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Chapter 13

# ECON 1000 Chapter Notes - Chapter 13: Average Cost, Average Variable Cost, Marginal Cost

Department
Economics
Course Code
ECON 1000
Professor
Troy Joseph
Chapter
13

This preview shows page 1. to view the full 5 pages of the document. ECON 1000
CHAPTER 12: THE COSTS OF PRODUCTION
Total revenue, total cost, and profit
Economists normally assume that the goal of a firm is to maximize profit, and they find that this
assumptions works well in most cases.
What is a fir’s profit? The aout that the fir reeies for the sale of its output ookies is
called its total revenue. That amount that the firm pays to buy input is called its total cost.
Profit is a fir’s total reeue ius its total ost.
Costs as opportunity costs
Opportunity costs refers to all those things that must be forgone to acquire that item.
Costs can be cost to buy materials, which is money that can no longer be used to purchase
other things or invest elsewhere. When the opportunity costs require the firm to pay out some
oe, the are alled epliit osts aterials, ages, et.. B otrast, soe of a fir’s
opportunity costs, called implicit costs, do not require a cash outlay. For example, if you open a
shop, but you could be making 100\$ an hour elsewhere, then that would be considered implicit
cost.
Economists use both explicit and implicit costs when measuring total cost. By contrast,
accountants have the job of keeping track of the money that flows into and out of firms.
The cost of capital as an opportunity cost
An important implicit cost of almost every business is the opportunity cost of the financial
capital that has been invested in the business. Suppose that Carol used 300K of her savings to
buy her cookie factory. If she had left it in a savings account that pays an interest of 5%, she
would have earned 15K per year. To own her cookie factory, therefore, Carol has given up 15K a
year in interest income.
Economic profit versus accounting profit
An economist measures a fir’s eooi profit as the fir’s total reeue iue all the
opportunity costs (explicit and implicit) of producing the goods and services sold. An
aoutat easures the fir’s aoutig profit as the fir’s total reeue ius ol the
fir’s eplicit costs. Therefore, accounting profit is usually larger than economic profit.
Economic profit is an important concept because it is what motivates the firms that supply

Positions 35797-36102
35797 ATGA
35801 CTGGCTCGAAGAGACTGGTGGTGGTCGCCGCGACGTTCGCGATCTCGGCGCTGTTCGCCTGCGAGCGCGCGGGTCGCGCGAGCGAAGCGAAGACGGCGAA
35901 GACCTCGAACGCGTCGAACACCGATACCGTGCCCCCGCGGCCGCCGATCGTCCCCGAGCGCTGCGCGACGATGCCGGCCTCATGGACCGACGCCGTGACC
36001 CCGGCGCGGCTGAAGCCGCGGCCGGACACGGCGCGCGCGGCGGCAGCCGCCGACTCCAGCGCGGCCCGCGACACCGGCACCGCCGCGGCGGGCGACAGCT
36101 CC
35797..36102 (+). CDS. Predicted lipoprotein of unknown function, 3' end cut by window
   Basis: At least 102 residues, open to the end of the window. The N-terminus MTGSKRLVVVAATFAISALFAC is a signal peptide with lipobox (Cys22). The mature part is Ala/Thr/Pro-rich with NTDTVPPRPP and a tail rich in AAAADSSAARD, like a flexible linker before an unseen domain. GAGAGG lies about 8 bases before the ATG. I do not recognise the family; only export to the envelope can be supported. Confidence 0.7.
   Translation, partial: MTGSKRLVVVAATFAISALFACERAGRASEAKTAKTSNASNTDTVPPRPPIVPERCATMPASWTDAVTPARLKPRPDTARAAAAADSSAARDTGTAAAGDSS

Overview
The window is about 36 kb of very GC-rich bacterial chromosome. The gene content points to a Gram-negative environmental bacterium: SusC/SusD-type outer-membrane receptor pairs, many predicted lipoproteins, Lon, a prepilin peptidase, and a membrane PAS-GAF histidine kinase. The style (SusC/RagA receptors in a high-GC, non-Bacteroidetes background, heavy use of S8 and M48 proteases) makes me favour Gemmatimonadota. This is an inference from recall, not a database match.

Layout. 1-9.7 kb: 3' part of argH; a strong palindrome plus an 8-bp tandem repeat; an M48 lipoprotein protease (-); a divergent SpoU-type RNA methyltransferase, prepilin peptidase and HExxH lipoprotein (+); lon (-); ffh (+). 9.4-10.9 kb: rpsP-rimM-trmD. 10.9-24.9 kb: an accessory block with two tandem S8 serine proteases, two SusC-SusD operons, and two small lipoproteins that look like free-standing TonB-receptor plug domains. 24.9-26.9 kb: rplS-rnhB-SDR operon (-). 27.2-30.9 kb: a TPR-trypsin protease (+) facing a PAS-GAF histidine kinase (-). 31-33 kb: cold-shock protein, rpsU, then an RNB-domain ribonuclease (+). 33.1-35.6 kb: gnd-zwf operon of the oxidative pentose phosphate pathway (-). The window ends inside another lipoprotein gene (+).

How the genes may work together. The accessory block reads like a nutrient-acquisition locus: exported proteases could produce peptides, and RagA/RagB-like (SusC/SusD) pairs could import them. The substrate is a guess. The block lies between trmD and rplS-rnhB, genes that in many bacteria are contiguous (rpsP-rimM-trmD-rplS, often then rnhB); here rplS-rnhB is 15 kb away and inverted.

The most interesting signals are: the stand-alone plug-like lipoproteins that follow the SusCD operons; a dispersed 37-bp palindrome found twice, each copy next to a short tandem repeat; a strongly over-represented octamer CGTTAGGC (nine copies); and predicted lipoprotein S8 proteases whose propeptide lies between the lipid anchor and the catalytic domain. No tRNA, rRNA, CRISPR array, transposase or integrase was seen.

goods and services.
Production and costs
Firms incur costs when they buy inputs to produce the goods and services they plan to sell.
The production function
The quantity of cookies depends on the number of workers. This is what makes up the
production function (number of workers vs number of cookies)
A total cost curve shows the relationship between the quantity of output produced and total
cost of production.
The marginal product of any input in the production process is the increase in the quantity of
output obtained from one additional unit of that input. When the number of workers goes from
1 to 2, cookie production increases from 50 to 90, so the marginal product of the second
As it goes on, we see that the marginal product declines. This is called diminishing marginal
product. At first, when only a few are hired, the hae eas aess to Carol’s kithe
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Only page 1 are available for preview. Some parts have been intentionally blurred. equipment. As the number of workers increases, additional workers have to share equipment
and work in more crowded conditions.
From the production function to the total-cost curve
The total cost curve gets steeper as the amount produced rises, whereas the production
function gets flatter as production rises.
When the quantity produced is large, the total-cost curve is relatively steep.
The various measures of cost
Fixed and variable costs
Fixed costs do not vary with the quantity of output produced. They are incurred even if the firm
produces nothing at all (rent).
Variable costs change as the firm alters the quantity of output produced (coffee beans, cups,
milk, sugar).
Average and marginal costs
Total costs divided by the quantity of output is called average total cost. Because total cost is
just the sum of fixed and variable costs, average total cost can be expressed as the sum of the
average fixed cost and average variable cost. Average fixed cost is the fixed cost divided by the
quantity of output and average variable cost is the variable cost divided by the quantity of
output.
Marginal cost is the amount that total cost rises when the firm increases production by 1 unit of
output.
Average total cost= total cost / quantity
ATC= TC/Q
Marginal cost = change in total cost/ change in quantity
MC= ∆TC / ∆Q
Cost curves and their shapes
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